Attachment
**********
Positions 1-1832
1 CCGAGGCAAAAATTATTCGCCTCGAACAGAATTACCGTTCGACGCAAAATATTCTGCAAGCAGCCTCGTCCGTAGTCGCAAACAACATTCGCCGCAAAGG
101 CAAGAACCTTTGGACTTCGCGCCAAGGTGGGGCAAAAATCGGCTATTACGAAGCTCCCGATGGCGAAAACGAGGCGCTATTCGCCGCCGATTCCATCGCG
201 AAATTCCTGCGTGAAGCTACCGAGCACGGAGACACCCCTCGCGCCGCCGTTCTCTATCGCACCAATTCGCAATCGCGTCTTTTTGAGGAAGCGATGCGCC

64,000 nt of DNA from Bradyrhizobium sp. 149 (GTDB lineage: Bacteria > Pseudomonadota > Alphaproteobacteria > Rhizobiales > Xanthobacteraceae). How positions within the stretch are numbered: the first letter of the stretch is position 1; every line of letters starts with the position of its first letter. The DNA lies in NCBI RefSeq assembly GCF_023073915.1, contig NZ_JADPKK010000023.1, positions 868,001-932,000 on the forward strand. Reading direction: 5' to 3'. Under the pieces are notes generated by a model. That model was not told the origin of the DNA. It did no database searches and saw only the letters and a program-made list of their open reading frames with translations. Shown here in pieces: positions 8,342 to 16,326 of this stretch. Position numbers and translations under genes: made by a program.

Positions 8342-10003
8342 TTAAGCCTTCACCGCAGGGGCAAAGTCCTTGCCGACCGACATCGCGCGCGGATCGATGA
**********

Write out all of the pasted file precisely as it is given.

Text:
Positions 1-1832
1 CCGAGGCAAAAATTATTCGCCTCGAACAGAATTACCGTTCGACGCAAAATATTCTGCAAGCAGCCTCGTCCGTAGTCGCAAACAACATTCGCCGCAAAGG
101 CAAGAACCTTTGGACTTCGCGCCAAGGTGGGGCAAAAATCGGCTATTACGAAGCTCCCGATGGCGAAAACGAGGCGCTATTCGCCGCCGATTCCATCGCG
201 AAATTCCTGCGTGAAGCTACCGAGCACGGAGACACCCCTCGCGCCGCCGTTCTCTATCGCACCAATTCGCAATCGCGTCTTTTTGAGGAAGCGATGCGCC

64,000 nt of DNA from Bradyrhizobium sp. 149 (GTDB lineage: Bacteria > Pseudomonadota > Alphaproteobacteria > Rhizobiales > Xanthobacteraceae). How positions within the stretch are numbered: the first letter of the stretch is position 1; every line of letters starts with the position of its first letter. The DNA lies in NCBI RefSeq assembly GCF_023073915.1, contig NZ_JADPKK010000023.1, positions 868,001-932,000 on the forward strand. Reading direction: 5' to 3'. Under the pieces are notes generated by a model. That model was not told the origin of the DNA. It did no database searches and saw only the letters and a program-made list of their open reading frames with translations. Shown here in pieces: positions 8,342 to 16,326 of this stretch. Position numbers and translations under genes: made by a program.

Positions 8342-10003
8342 TTAAGCCTTCACCGCAGGGGCAAAGTCCTTGCCGACCGACATCGCGCGCGGATCGATGA